The review theme is participation in and access of women to the media, and information and communications technologies and their impact on and use as an instrument for the advancement and empowerment of women. Working at Double Denim, New Zealand’s only female-driven strategic communications agency, this is especially interesting to me. 


The Bureau of CSW is elected immediately after the previous CSW winds up. Members serve for two years, and come from a variety of different diplomatic, political and national backgrounds. They’re in charge of such discussions as settling on the priority and review themes, and facilitating the preparation meetings for CSW62. This is the first CSW the Bureau has a female chair - Ms. Geraldine Byrne-Nason of Ireland.

In the weeks leading up to the session, the FSN Forum, Multi-Stakeholder Meetings, and Expert Group Meetings are held. These bring together UN-affiliated experts, academics and gender equality thought leaders to discuss the issues facing women, with a special focus on the priority and review themes. This gives CSW a good base of knowledge to operate from. One of the reports from the FSN Forum is a super-interesting read about gender-transformative impacts for rural women, compiled from a megathread online discussion. It intersects subjects such as climate change, women’s agency, the feminisation of agriculture and unpaid work - you can read it here!


While the higher-ups negotiate in closed-off rooms, the delegates from each attending nation attend panels throughout the UN buildings and off-site. These parallel and side events are organised by respective governments and NGOs. Each panel is open to anyone attending CSW62, and cover such a plethora of themes I can only link it here and encourage you to have a browse. Here’s a link to a live stream of Iceland’s side event on Digital Gender Violence and Hate Speech; The role of men, the legislator and implications for democracy that I watched today.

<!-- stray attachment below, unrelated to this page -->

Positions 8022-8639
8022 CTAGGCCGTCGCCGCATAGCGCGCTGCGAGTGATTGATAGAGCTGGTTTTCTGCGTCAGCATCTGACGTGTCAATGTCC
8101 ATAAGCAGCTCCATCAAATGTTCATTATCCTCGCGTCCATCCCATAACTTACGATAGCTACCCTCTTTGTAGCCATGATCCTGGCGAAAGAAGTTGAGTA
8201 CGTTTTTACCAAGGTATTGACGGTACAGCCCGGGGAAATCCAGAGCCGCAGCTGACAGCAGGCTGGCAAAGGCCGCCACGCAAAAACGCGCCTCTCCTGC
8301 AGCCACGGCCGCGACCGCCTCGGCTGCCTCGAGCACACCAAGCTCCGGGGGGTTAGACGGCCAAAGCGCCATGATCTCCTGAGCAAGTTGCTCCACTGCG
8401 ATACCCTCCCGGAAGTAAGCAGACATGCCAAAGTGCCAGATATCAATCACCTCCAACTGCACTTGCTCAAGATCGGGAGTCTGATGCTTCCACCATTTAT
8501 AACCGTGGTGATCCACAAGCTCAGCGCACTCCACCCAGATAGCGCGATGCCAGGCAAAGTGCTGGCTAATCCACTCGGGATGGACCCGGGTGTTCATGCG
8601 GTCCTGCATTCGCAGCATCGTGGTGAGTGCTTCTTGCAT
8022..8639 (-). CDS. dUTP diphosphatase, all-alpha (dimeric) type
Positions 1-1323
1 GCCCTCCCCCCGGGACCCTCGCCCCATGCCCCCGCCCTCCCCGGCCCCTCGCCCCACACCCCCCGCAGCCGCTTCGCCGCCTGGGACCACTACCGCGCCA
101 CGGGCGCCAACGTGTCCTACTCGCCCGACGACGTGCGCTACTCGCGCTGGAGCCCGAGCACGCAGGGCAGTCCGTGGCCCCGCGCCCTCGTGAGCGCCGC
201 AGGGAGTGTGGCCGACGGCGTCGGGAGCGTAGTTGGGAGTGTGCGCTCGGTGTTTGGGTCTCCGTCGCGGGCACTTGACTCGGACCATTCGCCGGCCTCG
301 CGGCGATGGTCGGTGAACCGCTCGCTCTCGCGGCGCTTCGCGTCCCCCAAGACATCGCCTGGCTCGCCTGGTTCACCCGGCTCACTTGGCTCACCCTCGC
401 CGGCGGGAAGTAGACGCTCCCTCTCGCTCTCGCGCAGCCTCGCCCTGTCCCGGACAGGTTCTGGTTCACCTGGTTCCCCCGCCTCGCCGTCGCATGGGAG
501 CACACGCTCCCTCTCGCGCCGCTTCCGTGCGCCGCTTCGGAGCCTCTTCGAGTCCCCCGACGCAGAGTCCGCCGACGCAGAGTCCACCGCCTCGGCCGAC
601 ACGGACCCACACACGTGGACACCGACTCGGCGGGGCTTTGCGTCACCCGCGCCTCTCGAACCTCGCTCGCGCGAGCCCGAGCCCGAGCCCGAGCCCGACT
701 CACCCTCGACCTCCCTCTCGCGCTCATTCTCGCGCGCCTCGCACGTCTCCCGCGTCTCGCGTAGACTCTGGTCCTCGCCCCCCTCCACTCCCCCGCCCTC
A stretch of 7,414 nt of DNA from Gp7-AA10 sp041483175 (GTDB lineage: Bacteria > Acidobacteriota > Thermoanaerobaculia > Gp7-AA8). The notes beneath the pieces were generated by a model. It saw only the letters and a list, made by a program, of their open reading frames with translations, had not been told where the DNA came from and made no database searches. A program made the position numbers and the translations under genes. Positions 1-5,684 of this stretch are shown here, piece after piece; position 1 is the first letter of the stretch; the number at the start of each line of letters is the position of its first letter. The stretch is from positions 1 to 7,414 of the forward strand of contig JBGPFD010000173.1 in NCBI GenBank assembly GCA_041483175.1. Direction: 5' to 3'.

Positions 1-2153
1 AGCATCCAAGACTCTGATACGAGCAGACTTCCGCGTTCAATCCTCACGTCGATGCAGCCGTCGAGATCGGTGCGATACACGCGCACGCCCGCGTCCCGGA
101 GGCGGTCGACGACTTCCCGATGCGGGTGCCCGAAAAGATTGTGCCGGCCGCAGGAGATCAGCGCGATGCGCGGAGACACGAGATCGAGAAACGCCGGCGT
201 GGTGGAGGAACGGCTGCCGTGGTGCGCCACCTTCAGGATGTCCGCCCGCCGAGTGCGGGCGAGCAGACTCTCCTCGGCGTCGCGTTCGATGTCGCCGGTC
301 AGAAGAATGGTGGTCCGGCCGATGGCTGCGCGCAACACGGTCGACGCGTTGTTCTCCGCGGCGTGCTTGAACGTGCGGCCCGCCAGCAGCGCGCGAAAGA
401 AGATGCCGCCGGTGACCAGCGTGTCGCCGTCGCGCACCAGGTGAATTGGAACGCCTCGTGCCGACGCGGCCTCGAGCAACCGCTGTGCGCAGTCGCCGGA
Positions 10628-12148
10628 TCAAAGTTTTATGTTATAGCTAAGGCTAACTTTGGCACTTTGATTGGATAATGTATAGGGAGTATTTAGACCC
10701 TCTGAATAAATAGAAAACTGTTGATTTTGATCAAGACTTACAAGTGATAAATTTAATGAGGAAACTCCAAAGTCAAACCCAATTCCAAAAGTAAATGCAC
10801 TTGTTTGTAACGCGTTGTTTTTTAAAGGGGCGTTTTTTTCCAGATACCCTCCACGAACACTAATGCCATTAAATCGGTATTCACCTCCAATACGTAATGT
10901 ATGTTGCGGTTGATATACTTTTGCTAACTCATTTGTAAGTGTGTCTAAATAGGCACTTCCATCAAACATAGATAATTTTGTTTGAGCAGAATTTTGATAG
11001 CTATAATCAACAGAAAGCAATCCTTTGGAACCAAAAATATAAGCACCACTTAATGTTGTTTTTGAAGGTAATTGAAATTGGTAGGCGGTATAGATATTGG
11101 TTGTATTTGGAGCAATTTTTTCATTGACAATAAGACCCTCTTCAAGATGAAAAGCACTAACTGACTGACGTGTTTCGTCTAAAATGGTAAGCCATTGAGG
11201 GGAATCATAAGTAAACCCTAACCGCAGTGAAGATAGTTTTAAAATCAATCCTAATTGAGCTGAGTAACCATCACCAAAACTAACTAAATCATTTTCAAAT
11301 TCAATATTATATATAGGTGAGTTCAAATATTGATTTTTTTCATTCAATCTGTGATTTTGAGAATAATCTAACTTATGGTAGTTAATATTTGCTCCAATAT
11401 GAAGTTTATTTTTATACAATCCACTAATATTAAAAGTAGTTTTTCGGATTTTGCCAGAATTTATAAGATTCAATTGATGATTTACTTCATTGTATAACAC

The previously mentioned higher-ups work for the duration of CSW62 to compile an outcome document: the solutions for governments to implement going forward.

This is often a hard discussion, with representatives having to grapple with other nations’ interests in relation to their own. Often, concerns brought before the negotiations will be voted down, disagreed on and otherwise rejected by other nations. This is, of course to be expected within the democratic and diplomatic dance between the respective cultures and objectives of the participating nations. While often disheartening, and slow progress, this process is obviously still of utmost importance to the ongoing function of UN Women and CSW.

For me, as a wee delegate without any access to this negotiation process, the most important thing is to listen and learn to these thousands of women’s lived experiences. How often am I going to get to be in the company of 10,000 women from every thread of humanity? It’s a magic thing to be in the middle of. 

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All posts by Institute delegates reflect their own thoughts, opinions and experiences.